Second-half hat-trick hero Simeon Jackson knows exactly the challenge that awaits him this week – trying to prise his way past on-loan Spaniard Dani Pacheco and into Paul Lambert’s starting plans for that huge game at Swansea City on Saturday evening.
In normal times, a 20-minute hat-trick would have put the 24-year-old Canadian firmly in the frame for a return to front-line duties alongside City skipper Grant Holt.
But in these extraordinary times, the smart money will be on Jackson having to repeat his super-sub role at The Liberty.
Pacheco might not have found the net against a poor Iron side, but on the basis of Lambert describing the 20-year-old’s first outing in a Canary shirt as ‘as good a debut as I’ve ever seen’ then patience may have to be a virtue for Jackson.
A fact, you sensed, not lost on the player himself as he watched and admired for the first hour of Saturday’s 6-0 demolition of a League One-bound Scunthorpe side.
“Watching from the side, some of the stuff we played was unreal,” said Jackson, whose quick-fire hat-trick took him to seven goals for the season. Put that figure alongside just 15 starts and it doesn’t look too bad a return from the former Gills hit-man.
As for his chance of a start against the Swans… that was for Lambert to ponder this week.
“That’s down to the manager – he has a headache now,” said Jackson, speaking immediately after Saturday’s thrilling success.
“But it’s one of those things now. Dani [Pacheco] has come in and done magnificently.
“You just have to watch him to see what he’s got,” added the City striker, with the one-time Barcelona youngster claiming two, big assists for Holt’s opening two goals.
“He’s a great player and definitely one to look out for.”
What also spoke volumes as to where Lambert had got his squad right now was the fact that Holt, Pacheco and Wes Hoolahan could all leave the field – job done – to be replaced by Jackson, Henri Lansbury and Sam Vokes.
And the team barely skipped a heart-beat in the way in which they continued to tear at Scunthorpe running the ten-man Iron wholly ragged with some glorious passing football. It was quite an afternoon for the Faithful. And the pace is unlikely to relent between now and the end of the season.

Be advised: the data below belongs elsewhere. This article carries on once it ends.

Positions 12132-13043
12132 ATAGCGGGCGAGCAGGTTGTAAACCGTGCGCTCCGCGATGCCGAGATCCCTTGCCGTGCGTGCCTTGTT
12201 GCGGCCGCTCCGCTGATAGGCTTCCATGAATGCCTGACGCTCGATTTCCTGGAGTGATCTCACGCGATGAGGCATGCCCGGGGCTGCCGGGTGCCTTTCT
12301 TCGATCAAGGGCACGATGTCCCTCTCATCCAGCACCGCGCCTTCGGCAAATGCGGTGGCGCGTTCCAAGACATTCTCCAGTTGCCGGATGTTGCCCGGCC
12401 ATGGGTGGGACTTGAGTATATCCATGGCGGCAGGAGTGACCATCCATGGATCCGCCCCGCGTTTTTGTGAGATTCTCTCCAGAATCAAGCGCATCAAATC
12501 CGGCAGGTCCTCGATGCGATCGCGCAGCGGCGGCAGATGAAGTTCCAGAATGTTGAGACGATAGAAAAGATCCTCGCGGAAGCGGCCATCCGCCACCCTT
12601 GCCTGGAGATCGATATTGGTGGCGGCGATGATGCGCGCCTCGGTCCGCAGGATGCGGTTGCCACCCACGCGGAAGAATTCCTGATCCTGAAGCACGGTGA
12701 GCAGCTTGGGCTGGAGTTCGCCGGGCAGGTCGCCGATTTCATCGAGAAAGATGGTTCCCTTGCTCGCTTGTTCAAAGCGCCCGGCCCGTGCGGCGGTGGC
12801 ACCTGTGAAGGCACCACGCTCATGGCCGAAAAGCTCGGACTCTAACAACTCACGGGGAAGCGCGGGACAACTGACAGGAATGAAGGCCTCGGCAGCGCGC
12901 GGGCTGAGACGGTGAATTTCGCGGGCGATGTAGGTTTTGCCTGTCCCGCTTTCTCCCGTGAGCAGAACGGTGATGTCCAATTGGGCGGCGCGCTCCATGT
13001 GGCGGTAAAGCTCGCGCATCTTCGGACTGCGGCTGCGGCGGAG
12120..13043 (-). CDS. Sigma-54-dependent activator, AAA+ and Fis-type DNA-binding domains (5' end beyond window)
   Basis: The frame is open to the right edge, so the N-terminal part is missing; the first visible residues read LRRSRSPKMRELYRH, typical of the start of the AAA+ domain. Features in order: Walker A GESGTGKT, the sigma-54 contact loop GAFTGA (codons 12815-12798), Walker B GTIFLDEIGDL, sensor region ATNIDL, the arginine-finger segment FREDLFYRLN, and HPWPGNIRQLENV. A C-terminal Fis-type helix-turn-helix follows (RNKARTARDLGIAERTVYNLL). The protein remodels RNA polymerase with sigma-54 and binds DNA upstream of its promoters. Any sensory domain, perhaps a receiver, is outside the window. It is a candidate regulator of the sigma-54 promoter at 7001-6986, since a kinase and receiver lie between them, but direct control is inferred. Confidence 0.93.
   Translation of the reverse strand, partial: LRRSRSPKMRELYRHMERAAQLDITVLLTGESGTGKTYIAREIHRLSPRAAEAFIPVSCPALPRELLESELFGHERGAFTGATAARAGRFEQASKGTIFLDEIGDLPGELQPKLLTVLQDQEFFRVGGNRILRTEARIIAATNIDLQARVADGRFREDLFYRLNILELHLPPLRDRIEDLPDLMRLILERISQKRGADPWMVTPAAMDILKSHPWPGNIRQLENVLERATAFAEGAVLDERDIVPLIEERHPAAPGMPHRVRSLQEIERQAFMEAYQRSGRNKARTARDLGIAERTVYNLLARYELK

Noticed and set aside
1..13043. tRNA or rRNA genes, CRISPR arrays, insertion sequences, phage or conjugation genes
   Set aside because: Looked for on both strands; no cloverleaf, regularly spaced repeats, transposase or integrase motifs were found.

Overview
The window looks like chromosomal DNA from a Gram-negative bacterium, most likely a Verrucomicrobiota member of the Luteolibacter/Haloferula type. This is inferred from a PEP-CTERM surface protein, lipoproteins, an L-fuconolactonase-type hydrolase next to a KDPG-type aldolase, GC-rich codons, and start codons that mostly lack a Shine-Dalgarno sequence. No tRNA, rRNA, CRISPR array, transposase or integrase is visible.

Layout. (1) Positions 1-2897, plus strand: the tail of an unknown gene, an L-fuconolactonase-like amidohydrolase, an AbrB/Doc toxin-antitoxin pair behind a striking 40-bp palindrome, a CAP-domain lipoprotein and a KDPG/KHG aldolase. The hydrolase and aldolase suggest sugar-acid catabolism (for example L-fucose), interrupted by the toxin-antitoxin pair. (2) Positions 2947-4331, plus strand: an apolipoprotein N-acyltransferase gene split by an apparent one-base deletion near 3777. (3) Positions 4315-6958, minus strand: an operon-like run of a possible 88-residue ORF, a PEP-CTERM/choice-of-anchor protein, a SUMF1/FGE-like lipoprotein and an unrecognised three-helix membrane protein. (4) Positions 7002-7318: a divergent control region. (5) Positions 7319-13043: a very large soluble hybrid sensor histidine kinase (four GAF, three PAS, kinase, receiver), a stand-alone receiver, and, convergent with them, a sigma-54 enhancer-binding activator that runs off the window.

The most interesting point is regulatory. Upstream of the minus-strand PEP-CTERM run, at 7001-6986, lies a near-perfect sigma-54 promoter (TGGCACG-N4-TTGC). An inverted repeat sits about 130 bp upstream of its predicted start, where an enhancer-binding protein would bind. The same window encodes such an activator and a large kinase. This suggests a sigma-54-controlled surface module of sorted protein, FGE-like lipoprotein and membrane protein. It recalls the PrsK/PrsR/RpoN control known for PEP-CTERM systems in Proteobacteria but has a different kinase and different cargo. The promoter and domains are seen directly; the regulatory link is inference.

May 7th, ideally.
“The strength in depth we’ve got now is unreal,” said Jackson, with Lansbury in particular just carrying where Pacheco and Hoolahan had left off. It was his delivery to the near-post that enabled him to poach his second; the first, in fairness, was pretty much all his own work.
Andrew Surman was likewise in the mix for the full 90 minutes; it was his dart into the inside-left channel and tight ball across the box that give Jackson his third and final goal moments from the end.
“When we’re playing the way we are, as a striker you just have to get into the box and get on the end of things – and that’s what I did. And the skipper did that as well early on.
“So it’s a credit to the way that we’ve been playing, but just getting the result – that was the most important thing.”
He readily admitted that it was a great feeling getting back on the score-sheet; it had been something of a barren spell for the striker.
“I hadn’t scored for months, so it was a big, massive relief and tied to the way that we’ve been playing, it was really good.”
It hadn’t been easy, he admitted, with Lambert forced to throw Wes Hoolahan into that little hole off Holt as he, Chrissy Martin and Aaron Wilbraham never quite made that spot their own. And now he has Pacheco to dig out of the starting line-up
“That’s what you want though – where we are in the league, competition,” said Jackson.
“And it’s going to push us on till the end and, hopefully, get us up there.”
Did he really think, though, that he would get a chance for that third goal?
“Yes – I did,” he said, match-ball bagged ahead of Holt. “Because of the way we were playing. The chances were coming and I knew there would be another one left in it. And I was just delighted that it came.”